It's fatal end came one night when I was delivering a pizza to a subdivision near the intersection of CC and 65 highway. I had taken NN, or "old 65" depending on how long you've been around, and was driving carefully, or so I had thought. The weather had been terrible all night. It was winter and we had been receiving some form of precipitation all day. The sky was sleeting, snowing and dropping freezing rain on us at different times.

I had just passed the Catholic Church when the road ever-so-slightly curves to the left. It's a bend that could easily be taken at 200 miles per hour in dry conditions, but this night was anything but that. I had subscribed to the wisdom that a front-wheel-drive car should have the best tires on the front so that it can get traction. I'm sure some of you have heard this.

When I started to make the curve to the left my back end slid out to the right and before I could react I had already passed the point of recovery. The rear of the car made it's way completely around till I was going backwards. I had tried everything I could think of in those couple seconds repeatedly and nothing was bringing me out of it. The inside of the car started to light up as if the dome light was slowly coming on, but it wasn't the dome light. Still going backwards, I turned to see two headlights headed right for me. I quickly turned back into my seat and braced myself for impact by pushing as hard as I could against the steering wheel with my head pressed into the back of the seat. I even had the foresight to slightly bend my elbows so that I might not break my arms. The moment was no doubt just a second or two, but I remember every detail of it and wondering what was taking so long and that maybe the car had slipped by.

I woke up with the radio blaring. I was cold. I couldn't move much. I couldn't figure out why I was just sitting in my car. I just sat there for a little while. I'm not sure how long. I was staring at my dash near the passenger side and was trying to mentally process what I was seeing, but was having trouble doing so. Finally, I saw that the dash was split wide open. While I was shocked at this observation, I noticed that the instrument panel looked different. I saw the cracks, but there was something else that made it look different. It eluded me for a second, but then I realized that the steering wheel was no longer in the way of me seeing it. Then, it all came rushing to me. I had been in an accident.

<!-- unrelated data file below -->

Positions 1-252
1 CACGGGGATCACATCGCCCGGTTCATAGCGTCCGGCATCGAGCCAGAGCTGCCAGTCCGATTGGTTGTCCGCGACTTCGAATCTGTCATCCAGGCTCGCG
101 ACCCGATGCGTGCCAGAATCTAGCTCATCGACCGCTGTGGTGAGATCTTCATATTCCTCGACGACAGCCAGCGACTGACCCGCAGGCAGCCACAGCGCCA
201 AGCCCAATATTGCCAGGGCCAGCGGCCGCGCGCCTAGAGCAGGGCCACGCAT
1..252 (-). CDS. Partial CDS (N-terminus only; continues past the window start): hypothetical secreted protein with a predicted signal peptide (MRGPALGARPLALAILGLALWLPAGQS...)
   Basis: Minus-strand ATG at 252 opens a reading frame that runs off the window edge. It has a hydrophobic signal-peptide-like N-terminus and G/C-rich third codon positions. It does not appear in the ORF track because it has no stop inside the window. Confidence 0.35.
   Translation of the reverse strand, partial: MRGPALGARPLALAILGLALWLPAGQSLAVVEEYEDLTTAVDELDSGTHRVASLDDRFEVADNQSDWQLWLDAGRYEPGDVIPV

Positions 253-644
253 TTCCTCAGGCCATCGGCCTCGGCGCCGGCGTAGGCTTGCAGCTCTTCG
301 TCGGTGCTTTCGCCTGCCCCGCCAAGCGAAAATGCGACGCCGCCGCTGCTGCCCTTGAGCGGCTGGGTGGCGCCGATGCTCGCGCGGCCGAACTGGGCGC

The Ford Bronco II that hit me couldn't get the traction to stop. He tried to avoid me, but I was taking up the whole road. I had spun 270 degrees by the time we collided, so the front of his truck hit my car squarely between my driver's door handle and the front bumper. The impact pressed the door so far in that it left me pinned between the door and the console. The steering column broke from the sideways force to the front axle and when it did all the force I had exerted on the steering wheel made me push it through the windshield. The windshield was spider-webbed throughout but there was a hole with the steering wheel still in it. The top part of that hole had two round cutouts where my hands had been when it smashed through it.

Another detail that I'll never forget was the look on the Bronco owner's face when I looked at him. I had not yet realized what was happening when I looked out my driver's door window that no longer was there because my head had gone through it. He was standing out in the middle of the road about 15 feet from me. He was looking the opposite direction of me when I first noticed him. He turned and saw me and didn't come any closer, but asked if I was alright. What I would find out later from him was that he had been trying to wake me up without success for a little bit while he waited on the ambulance to make it to me. He didn't expect me to be awake and looking at him when he turned around.

In the end, the car was totaled, a new pizza was made and sent out to the house but the driver kept the tip for me and gave it to me two days later when I went back to work, my only substantial injury was the piece of glass in the back of my head that they had to dig out, and I had to dig some glass out of my eye when I got home.

This could have all been avoided if I had had better tires on the back.

Moral of Story: Take care of your car or your car might take care of you.